theatrus
08/10/2016, 10:34 AM
Option two would be to build a LED light that covered the entire aquarium. Make each row individually addressable. Start with the Eastern most row of lights. Turn that one row on and slowly turn each row on until the whole light is on, then slowly turn them off one row at a time. You'd get a sun up, sun track, sun down. No moving parts, all electronics.

Instead of doing the whole array, I'd suggest mounting a set of LEDs at three angles per "emitter". 3x the LEDs (or say 1.5x-2x for lower PAR out of the sides), no moving parts. The effect would be similar but not the same.

saf1
08/10/2016, 02:45 PM
Not sure what it would buy you other than a fun project and to see that it could be done.

Tie this to a controller then add in geo codes and you can do some pretty geeky things no doubt :) Another tuning point is what I see. We can already adjust and control spectrum, intensity and duration. Moving the fixture up, down, and left to right is just another option. If you have ever seen Beatlejuice, they have that model city with the stars overhead. I think that would be cool and maybe possible with todays LED emitters.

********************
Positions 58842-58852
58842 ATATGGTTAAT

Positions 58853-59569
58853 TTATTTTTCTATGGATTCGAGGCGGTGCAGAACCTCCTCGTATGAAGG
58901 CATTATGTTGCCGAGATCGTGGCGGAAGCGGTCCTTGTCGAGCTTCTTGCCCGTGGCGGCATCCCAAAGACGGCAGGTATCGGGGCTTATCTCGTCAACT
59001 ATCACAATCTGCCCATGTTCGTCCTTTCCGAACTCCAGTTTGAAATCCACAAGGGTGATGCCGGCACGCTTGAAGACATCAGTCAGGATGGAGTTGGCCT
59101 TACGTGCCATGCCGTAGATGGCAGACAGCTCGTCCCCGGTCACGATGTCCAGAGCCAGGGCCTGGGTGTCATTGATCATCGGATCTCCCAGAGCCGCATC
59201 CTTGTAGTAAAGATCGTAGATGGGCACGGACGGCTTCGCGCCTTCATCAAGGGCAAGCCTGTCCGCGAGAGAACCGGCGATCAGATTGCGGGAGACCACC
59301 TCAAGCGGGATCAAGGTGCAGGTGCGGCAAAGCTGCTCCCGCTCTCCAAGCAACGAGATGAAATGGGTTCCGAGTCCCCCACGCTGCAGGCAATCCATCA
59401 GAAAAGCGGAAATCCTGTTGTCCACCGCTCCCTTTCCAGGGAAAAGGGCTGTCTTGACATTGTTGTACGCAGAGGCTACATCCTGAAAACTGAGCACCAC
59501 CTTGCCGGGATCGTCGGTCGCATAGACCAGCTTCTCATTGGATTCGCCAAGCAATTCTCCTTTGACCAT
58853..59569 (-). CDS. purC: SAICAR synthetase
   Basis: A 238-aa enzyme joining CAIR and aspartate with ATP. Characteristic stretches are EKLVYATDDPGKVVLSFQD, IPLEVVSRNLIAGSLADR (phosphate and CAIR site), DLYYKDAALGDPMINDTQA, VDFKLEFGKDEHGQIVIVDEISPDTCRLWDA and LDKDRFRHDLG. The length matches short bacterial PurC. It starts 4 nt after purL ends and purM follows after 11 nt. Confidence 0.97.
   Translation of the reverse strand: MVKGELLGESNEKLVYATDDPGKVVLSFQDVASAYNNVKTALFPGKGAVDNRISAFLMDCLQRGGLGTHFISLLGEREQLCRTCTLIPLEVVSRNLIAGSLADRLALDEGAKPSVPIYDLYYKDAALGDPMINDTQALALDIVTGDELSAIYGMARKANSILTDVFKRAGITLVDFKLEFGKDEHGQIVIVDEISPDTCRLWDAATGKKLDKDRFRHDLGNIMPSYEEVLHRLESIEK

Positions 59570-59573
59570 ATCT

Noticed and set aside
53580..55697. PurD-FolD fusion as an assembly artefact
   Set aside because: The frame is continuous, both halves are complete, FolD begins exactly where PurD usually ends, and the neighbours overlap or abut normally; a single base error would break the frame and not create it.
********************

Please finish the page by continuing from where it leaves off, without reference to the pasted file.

Granted most of our tanks have a small surface area but you might be able to mimic sunrise and set / left and right so corals get a set amount of light per day. Change the geo code to that of your bio type the lighting could be adjusted automatically. Would be fun and neat - but may not be necessary other than the "cool" factor.

BigDave
08/11/2016, 08:13 AM
Not sure what it would buy you other than a fun project and to see that it could be done.